Can Burns Night be vegan?

GlobalData Consumer 17th January 2020 (Last Updated January 17th, 2020 16:37)

The 25th of January is fast approaching and Burns Night with it. The popularity of Burns Night is spreading to England and Wales, with demand for haggis increasing by 700% below the border last year, according to Tesco.

Can Burns Night be vegan?

The 25th of January is fast approaching and Burns Night with it. The popularity of Burns Night is spreading to England and Wales, with demand for haggis increasing by 700% below the border last year, according to Tesco.

This celebration of Scotland’s national poet is famously meaty; the haggis is central to proceedings, and is infamously composed of sheep’s minced heart, liver and lungs traditionally cooked within the animal’s stomach. As you might expect, this traditional savory pudding is not exactly in line with other modern trends like Veganuary or even just cutting back on red meat.

Neeps and tatties are relatively easy to keep vegan (just don’t use butter), and yes, neat scotch whisky is also vegan. The vegan haggis, meanwhile is the target of much ire among meat-fanciers online. In 2019, Douglas Scott, chief executive of the Scottish Federation of Meat claimed, “[Robert Burns] gives the impression that it’s going to give you power and strength. That is not the impression you get from the vegan haggis and I think he would be scoffing at it.”

Perhaps he would. Perhaps he would be convinced by vegans’ moral or environmental arguments like he was convinced by socialist arguments at the time? What historical figures would say in regards to modern issues and trends is a complex issue, with people tending to retrofit their ideologies and opinions onto people they like (like George Orwell or Robert Burns), and the converse for those don’t like (like Hitler or Stalin). This tendency, often based in narratives of culture and identity, pulls at the heart strings, not the rational mind. Does the potential for historical figures, who were very much products of their time, scoffing at modern developments really amount to a solid argument against those developments?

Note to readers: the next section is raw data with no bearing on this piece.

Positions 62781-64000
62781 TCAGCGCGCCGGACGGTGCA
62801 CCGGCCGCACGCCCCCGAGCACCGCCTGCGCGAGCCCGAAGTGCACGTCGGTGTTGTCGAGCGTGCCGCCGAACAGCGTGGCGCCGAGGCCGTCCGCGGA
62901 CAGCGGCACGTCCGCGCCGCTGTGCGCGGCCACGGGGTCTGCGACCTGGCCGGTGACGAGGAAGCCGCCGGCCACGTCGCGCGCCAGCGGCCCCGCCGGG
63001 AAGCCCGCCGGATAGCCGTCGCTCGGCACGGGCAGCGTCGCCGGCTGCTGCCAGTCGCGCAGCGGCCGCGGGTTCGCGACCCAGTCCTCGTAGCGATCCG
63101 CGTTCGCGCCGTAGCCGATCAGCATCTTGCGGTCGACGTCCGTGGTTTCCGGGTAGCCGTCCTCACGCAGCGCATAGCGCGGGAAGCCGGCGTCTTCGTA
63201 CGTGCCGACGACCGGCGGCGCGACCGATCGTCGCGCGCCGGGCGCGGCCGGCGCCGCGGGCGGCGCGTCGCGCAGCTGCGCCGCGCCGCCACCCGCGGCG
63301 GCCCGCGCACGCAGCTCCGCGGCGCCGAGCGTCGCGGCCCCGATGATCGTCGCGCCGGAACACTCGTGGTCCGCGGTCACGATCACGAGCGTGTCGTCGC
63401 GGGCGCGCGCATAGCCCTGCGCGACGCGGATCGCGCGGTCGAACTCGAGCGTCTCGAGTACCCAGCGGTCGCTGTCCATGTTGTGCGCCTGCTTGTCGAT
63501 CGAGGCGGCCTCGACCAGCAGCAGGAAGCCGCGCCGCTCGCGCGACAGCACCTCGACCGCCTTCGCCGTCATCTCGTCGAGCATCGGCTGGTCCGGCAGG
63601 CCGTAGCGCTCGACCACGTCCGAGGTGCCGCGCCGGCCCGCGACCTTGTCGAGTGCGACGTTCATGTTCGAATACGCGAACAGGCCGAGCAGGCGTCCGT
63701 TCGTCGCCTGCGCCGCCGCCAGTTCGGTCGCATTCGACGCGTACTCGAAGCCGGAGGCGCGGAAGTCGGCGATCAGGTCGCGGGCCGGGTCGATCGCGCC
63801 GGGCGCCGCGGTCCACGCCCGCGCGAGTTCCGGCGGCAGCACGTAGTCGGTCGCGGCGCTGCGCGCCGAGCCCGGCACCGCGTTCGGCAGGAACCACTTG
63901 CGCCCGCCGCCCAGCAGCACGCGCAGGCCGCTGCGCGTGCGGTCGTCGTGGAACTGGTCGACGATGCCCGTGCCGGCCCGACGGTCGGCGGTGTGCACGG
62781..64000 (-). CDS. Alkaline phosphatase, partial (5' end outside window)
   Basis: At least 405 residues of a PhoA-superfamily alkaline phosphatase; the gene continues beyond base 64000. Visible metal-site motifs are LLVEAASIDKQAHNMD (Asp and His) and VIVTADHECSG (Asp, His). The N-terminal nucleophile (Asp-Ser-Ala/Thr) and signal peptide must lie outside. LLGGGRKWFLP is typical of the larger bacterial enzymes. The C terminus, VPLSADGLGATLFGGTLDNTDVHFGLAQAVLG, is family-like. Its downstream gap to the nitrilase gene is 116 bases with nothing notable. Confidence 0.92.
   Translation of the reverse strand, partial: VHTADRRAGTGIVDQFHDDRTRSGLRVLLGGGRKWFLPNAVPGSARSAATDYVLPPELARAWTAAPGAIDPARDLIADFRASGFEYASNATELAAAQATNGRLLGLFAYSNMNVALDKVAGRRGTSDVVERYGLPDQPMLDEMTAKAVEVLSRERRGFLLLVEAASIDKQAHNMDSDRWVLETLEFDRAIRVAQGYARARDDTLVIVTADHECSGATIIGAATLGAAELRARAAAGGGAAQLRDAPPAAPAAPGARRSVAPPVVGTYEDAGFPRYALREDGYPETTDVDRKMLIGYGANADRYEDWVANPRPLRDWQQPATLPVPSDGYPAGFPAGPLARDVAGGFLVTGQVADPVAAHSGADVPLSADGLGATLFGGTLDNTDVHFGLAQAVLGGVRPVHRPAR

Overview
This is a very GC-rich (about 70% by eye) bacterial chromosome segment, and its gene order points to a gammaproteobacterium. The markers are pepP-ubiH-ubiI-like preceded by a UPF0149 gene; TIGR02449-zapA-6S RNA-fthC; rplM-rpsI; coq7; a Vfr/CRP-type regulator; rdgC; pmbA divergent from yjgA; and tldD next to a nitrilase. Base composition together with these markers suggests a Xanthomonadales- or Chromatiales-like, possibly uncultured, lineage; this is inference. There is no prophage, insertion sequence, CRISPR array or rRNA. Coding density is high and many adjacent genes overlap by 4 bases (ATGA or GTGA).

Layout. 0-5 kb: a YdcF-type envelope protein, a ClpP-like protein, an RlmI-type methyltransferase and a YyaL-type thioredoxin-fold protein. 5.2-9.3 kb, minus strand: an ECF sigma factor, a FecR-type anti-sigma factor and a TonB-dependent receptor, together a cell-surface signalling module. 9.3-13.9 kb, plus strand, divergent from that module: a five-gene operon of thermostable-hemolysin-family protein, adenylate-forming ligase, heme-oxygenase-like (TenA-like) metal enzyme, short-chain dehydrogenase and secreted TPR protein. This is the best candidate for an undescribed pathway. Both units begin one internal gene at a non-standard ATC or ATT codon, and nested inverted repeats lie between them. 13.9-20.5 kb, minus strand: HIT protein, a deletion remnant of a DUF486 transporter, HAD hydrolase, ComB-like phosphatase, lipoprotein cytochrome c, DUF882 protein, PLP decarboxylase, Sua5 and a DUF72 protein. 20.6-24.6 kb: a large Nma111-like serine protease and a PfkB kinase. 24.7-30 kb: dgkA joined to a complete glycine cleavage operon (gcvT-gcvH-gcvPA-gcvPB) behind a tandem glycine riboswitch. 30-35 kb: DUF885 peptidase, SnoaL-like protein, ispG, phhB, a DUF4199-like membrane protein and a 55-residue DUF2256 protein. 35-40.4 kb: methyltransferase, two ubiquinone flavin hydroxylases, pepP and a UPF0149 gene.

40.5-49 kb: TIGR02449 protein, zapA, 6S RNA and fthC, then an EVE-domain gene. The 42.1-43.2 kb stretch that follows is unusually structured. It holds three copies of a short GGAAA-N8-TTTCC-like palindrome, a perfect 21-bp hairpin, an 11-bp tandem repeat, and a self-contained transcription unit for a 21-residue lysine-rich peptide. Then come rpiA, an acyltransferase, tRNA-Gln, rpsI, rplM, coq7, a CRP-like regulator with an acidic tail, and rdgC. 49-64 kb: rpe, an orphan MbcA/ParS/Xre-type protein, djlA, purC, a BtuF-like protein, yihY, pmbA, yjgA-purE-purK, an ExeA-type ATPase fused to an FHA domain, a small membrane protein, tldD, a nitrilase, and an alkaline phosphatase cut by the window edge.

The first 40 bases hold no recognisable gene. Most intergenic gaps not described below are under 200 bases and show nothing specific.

It’s perhaps worth noting that slavery and imperialism have been naturalised norms for thousands of years, but now polite society balks at those notions. History is full of characters who imparted great works of literature while holding views that we eventually moved on from, and perhaps we should agree that assigning modern popular opinions to the ‘wise men’ of the past is a cynical appeal to nostalgia.

Food’s relationship to culture and tradition is a complex one. Dishes may be traditional, but traditions and ingredients change all the time. Behind traditions are myths, and the main myth is that human traditions have always been consistent and eternal. Consider neeps and tatties; neeps (swedes or rutabagas) are a hybrid vegetable of turnips and cabbages from Sweden, where they were discovered in the 17th century, and it would take until the latter half of the 18th century to arrive in Scotland. Potatoes, meanwhile, originated in Peru and only arrived in Europe near the end of the 16th Century. Both of these vegetables are traditional Scottish fare nonetheless. When it comes to that dram of traditional scotch whisky, that too is a product of technologies from different parts of the world. Distillation technology was passed from ancient Greeks to Arabs to medieval Latins. Those who distilled alcohol from wine in Majorca would pass that knowledge through the monasteries until it ended up in Scotland’s aquavitae in the 15th century before eventually being used to make whisky.

The current cultural situation is interesting in its own right. Last year, there was a boom in vegan and vegetarian haggis of 120% in 2018-2019, and the popularity of the vegan trend appears to be going strong in 2020.  Examples of Veganuary’s impact include Subway’s meatless meatball marinara, Greggs’ vegan steak bake, Pizza Hut’s Pepperphoni Pizza and Tesco’s expansion of its Plant Chef range. In 2019, Tesco Scottish food buyer James Lamont said, “Veggie haggis is a delicious meal in its own right not too dissimilar to a nutroast and we think vegetarians and vegans are buying them as centrepieces for roast dinners.”

People’s attitudes and habits are evolving and consumers are now more able than before to make a tradition more inclusive. If modern practitioners of a tradition aim to be inclusive rather than exclusive, a vegan haggis for non-meat-eaters on Burns Night is a nice way to go about it. It may even create a new tradition that will seem eternal and obvious in a century or so.